Unrecognized heart attack prevalent in older diabetes patients
medwireNews: The prevalence of unrecognized myocardial infarction (MI) by cardiac magnetic resonance (CMRI) in elderly patients is higher than that of recognized MI and is associated with increased mortality, say researchers.
By contrast, the prevalence of unrecognized MI by ECG was lower than that of recognized MI and was not associated with increased mortality, report Andrew Arai (National Heart, Lung, and Blood Institute, Bethesda, Maryland, USA) and colleagues in JAMA.
In their study of 936 diabetic and nondiabetic participants aged 67-93 years, 91 (9.7%) had recognized MI and 157 (17%) had unrecognized MI according to CMRI, which was more than the 46 unrecognized MIs detected by ECG.
Individuals with diabetes (n=337) had more unrecognized MIs detected by CMRI than ECG, at 21% versus 4%. Unrecognized MI by CMRI was significantly associated with atherosclerosis risk factors, coronary calcium, coronary revascularization, and peripheral vascular disease.
Over a median follow-up period of 6.4 years, 30 (33%) of 91 participants with recognized MI died and 44 (28%) of the 157 participants with unrecognized MI died; both were higher rates than the 119 (17%) of the 688 individuals with no MI who died.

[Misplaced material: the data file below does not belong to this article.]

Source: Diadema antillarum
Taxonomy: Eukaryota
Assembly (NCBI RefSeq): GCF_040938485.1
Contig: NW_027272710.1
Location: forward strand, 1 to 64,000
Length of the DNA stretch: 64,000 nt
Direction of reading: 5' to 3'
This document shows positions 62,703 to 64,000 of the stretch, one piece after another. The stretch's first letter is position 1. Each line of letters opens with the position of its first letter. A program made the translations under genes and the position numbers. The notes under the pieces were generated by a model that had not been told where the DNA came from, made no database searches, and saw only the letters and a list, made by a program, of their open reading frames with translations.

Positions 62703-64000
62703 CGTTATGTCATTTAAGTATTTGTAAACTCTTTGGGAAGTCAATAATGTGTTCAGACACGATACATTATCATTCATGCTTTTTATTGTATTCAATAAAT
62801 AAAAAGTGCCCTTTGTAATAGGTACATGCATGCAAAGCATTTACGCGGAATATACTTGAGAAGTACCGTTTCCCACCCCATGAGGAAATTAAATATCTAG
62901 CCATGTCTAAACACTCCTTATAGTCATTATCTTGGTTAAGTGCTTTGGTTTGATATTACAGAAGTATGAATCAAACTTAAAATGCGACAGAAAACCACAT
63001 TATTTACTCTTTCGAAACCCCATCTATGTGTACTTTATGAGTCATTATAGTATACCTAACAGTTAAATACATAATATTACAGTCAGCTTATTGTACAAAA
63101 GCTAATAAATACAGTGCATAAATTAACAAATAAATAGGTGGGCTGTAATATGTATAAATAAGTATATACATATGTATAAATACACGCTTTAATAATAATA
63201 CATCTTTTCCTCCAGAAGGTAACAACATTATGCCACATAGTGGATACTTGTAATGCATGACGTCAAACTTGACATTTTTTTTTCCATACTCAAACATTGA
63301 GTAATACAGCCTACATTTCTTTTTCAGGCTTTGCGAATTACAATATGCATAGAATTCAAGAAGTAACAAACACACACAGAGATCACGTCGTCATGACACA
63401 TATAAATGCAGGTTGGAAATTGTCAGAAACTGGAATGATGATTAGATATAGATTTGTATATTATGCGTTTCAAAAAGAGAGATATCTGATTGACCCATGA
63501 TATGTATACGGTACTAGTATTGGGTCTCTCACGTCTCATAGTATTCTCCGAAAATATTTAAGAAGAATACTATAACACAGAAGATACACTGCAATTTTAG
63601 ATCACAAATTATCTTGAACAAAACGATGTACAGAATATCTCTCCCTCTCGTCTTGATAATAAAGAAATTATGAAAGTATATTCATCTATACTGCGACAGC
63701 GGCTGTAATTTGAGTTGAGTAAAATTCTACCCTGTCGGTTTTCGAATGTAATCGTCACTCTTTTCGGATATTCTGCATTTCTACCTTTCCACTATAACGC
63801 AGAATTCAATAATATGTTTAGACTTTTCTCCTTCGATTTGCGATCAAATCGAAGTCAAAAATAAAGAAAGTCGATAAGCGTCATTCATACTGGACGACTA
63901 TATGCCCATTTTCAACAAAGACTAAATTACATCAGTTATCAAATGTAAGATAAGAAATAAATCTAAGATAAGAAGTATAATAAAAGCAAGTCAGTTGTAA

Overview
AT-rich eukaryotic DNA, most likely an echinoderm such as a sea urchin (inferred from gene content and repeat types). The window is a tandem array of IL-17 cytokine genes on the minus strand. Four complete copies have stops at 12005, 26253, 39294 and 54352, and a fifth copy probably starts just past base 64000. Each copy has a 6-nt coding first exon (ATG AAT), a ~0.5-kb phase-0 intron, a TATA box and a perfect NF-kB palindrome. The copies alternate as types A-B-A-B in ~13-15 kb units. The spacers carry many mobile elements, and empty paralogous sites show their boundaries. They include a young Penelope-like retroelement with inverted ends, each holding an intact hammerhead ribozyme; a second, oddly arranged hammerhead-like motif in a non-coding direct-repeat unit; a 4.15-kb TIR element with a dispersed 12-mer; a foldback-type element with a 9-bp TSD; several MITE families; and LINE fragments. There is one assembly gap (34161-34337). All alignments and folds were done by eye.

Unrecognized MI by CMRI improved risk stratification for mortality over recognized MI, at a net reclassification index of 0.34. After adjusting for age, gender, diabetes, and recognized MI, unrecognized MI by CMRI remained significantly associated with a 45% increase in mortality and improved risk stratification for mortality, at a net reclassification index of 0.16.
However, unrecognized MI by ECG was not significantly associated with mortality.
Compared with individuals with recognized MI, those with unrecognized MI by CMRI used cardiac medications less often.
Arai et al explain that ascertaining the prevalence and prognosis of unrecognized MI in older patients with and without diabetes is important as age and diabetes increase the risk for coronary heart disease.
They suggest that several factors may contribute to the high prevalence of unrecognized MI in this population. "First, subclinical coronary plaque rupture occurs frequently, particularly in diabetic individuals. CMR [imaging] may detect the myocardial sequelae of coronary plaque rupture or coronary plaque erosion that either spontaneously reperfused or were nonocclusive. Second, symptom variation in acute MI may lead patients or their clinicians to attribute MI symptoms to noncardiac causes.
"Third, given their propensity to be clinically detected, recognized MI may be more severe than unrecognized MI and impart greater lethality."
Arai and team conclude that detection of unrecognized MI by CMRI may provide an opportunity to optimize treatment for the vulnerable individuals highlighted in their study, but add that further research is needed.
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By Piriya Mahendra, medwireNews Reporter